Field Consultant: Employee or contract worker hired by the franchisor to help and assist franchisees in the operations. Field consultants are typically assigned to a geographic region, however, this can vary depending on the size of the franchise system, the business model, and other considerations.

Franchise Broker: A person or firm employed by a franchisor to assist in the recruitment of new franchisees. Most brokers work with multiple franchise companies at the same time and match potential franchisees with the greatest fit based on a set of criteria.

Franchisee Development: The practice of adding new franchisees to a franchise organisation through ‘sales’. Staff with the term ‘development’ are normally in charge of bringing new franchisees on board; nevertheless, the most successful franchise businesses handle this process more like a job interview than a sale. They should be looking for a good fit for both themselves and you as a possible franchisee.

Franchisee Expo: An event where prospective franchisees can meet in person with a variety of franchise companies to explore the prospects they provide. 

Franchise Agreement: The agreement between a franchisor and a franchisee to open one or more franchise businesses. The franchise agreement will include, among other things, a term, normally ranging from 5 to 20 years, during which the franchisee agrees to continue to own the unit(s) being acquired. You can make a Draft of franchise business agreement.

Franchise Disclosure Document (FDD): A standardised document that must be used by each company that offers a franchise opportunity. The FDD is a lengthy document that contains specific information about the franchise, such as a description of the business plan, expected startup expenses, executives and franchise owners’ names, and other relevant details.

Franchise Fee: The portion of a franchise’s initial investment that authorises the franchisee to use the franchise brand’s name and likeness. It’s a one-time payment.

Franchisee Satisfaction Index (FSI): ​​A metric for gauging franchisee satisfaction within a brand. The Franchise Business Review invented the FSI in 2007 and it is based on a 100-point scale.

Initial Investment: The entire investment a franchisee (taking Bata Franchise Cost example) is expected to make to get their franchise up and running. The initial investment, which is usually indicated as a range with a low and high end, can be found in Item 7 of a franchisor’s Franchise Disclosure Document. The franchisee fee, equipment, site lease, and/or other ramp-up expenditures will all be included in the costs.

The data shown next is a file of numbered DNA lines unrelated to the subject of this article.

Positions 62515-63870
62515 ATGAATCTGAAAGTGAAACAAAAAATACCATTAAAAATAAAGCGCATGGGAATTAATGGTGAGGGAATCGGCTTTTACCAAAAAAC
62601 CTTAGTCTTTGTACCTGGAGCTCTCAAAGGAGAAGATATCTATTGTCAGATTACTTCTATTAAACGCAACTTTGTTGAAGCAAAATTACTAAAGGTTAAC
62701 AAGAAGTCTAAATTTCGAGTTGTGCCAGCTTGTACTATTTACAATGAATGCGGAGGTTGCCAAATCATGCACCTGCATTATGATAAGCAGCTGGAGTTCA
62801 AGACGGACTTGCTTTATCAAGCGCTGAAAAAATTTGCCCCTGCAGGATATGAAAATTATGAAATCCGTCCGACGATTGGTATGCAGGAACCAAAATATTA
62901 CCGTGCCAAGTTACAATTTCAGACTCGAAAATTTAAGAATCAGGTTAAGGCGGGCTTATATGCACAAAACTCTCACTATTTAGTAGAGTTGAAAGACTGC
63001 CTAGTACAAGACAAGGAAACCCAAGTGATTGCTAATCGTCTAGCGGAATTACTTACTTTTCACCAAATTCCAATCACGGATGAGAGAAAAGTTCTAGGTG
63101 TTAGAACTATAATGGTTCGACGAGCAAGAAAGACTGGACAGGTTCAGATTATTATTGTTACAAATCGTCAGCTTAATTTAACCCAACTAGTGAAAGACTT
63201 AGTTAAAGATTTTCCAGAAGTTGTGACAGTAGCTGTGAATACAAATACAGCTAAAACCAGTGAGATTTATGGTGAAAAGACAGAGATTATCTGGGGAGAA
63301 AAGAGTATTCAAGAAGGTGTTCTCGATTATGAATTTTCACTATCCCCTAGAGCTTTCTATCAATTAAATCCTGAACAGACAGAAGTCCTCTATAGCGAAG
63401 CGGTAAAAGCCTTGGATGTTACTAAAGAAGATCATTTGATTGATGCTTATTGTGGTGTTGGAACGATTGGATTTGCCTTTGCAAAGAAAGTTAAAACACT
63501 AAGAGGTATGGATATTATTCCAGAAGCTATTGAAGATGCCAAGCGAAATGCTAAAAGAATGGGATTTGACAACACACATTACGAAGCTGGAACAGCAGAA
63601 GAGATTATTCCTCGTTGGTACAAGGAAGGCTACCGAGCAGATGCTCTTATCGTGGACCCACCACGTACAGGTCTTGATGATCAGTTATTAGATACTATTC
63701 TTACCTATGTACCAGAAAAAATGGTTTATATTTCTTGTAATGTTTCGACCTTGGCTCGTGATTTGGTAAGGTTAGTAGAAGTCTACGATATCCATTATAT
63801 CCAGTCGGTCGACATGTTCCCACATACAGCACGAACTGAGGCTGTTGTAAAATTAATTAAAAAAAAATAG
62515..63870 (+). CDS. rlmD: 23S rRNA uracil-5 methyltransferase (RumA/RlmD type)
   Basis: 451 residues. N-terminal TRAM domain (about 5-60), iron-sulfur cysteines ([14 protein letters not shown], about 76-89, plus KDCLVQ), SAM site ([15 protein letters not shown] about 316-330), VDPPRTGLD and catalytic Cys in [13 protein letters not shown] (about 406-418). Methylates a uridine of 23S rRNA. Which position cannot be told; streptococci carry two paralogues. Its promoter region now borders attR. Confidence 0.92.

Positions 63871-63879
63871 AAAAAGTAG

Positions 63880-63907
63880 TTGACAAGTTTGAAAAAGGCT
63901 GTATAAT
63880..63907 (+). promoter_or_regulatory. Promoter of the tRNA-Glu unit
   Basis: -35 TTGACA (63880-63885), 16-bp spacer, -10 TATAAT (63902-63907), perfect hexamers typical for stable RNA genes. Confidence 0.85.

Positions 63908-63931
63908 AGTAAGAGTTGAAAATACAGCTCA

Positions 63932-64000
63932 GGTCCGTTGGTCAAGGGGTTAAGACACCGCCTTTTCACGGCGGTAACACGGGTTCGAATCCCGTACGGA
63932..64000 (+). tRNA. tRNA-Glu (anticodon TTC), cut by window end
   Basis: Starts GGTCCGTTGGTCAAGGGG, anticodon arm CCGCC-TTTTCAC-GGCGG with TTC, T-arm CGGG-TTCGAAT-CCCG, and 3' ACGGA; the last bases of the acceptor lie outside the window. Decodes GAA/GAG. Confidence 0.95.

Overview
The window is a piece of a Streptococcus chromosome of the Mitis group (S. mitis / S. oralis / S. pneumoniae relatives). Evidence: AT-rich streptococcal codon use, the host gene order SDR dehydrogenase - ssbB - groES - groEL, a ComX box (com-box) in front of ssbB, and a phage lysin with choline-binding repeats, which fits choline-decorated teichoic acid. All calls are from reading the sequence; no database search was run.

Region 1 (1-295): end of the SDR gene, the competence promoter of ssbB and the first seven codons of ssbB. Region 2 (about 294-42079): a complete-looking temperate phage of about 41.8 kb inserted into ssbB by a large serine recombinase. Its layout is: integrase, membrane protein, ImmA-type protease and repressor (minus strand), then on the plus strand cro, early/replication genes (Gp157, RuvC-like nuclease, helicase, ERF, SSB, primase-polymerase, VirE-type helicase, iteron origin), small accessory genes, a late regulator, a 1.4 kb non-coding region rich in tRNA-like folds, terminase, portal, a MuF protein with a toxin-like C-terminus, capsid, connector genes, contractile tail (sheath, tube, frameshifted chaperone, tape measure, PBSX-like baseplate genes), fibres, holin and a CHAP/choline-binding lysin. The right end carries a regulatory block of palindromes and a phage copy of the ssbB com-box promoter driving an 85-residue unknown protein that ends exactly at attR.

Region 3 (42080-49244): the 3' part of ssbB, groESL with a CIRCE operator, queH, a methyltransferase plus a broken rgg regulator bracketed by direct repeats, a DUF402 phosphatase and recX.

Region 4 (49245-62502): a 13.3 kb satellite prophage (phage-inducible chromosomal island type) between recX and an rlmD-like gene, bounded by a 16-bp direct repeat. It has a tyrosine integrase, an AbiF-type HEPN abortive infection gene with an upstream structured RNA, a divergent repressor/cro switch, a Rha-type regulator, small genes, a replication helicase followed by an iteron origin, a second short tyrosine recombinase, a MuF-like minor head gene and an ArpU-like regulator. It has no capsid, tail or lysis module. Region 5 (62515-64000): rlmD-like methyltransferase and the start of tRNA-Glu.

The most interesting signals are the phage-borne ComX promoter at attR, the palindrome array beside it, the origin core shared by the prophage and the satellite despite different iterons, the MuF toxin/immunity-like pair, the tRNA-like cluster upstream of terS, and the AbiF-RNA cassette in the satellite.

International Franchise Association (IFA): The largest and most well-known trade association for the franchising sector. The IFA aims to provide information to franchisors, franchisees, and franchise suppliers, as well as advocate for the franchise and small business interests in the political arena.

Item 19: The portion of the disclosure agreement in which a franchisor may report earnings claims made by existing franchise owners and corporate locations. Note that this information is not required to be included in the FDD, and the information provided may only depict a subset of franchisees or corporate-owned franchises. When comparing Item 19 claims from different brands, always read the fine print to determine where the data originate from.

Conclusion

You may not be ready to acquire a franchise just yet, but now that you’ve grasped the terminology, you’re off to a good start. Now it’s your turn to jump in. Explore the many industries in which you can open your own franchise and plan your next big move! If you are having any queries reach out to Vakilsearch right now!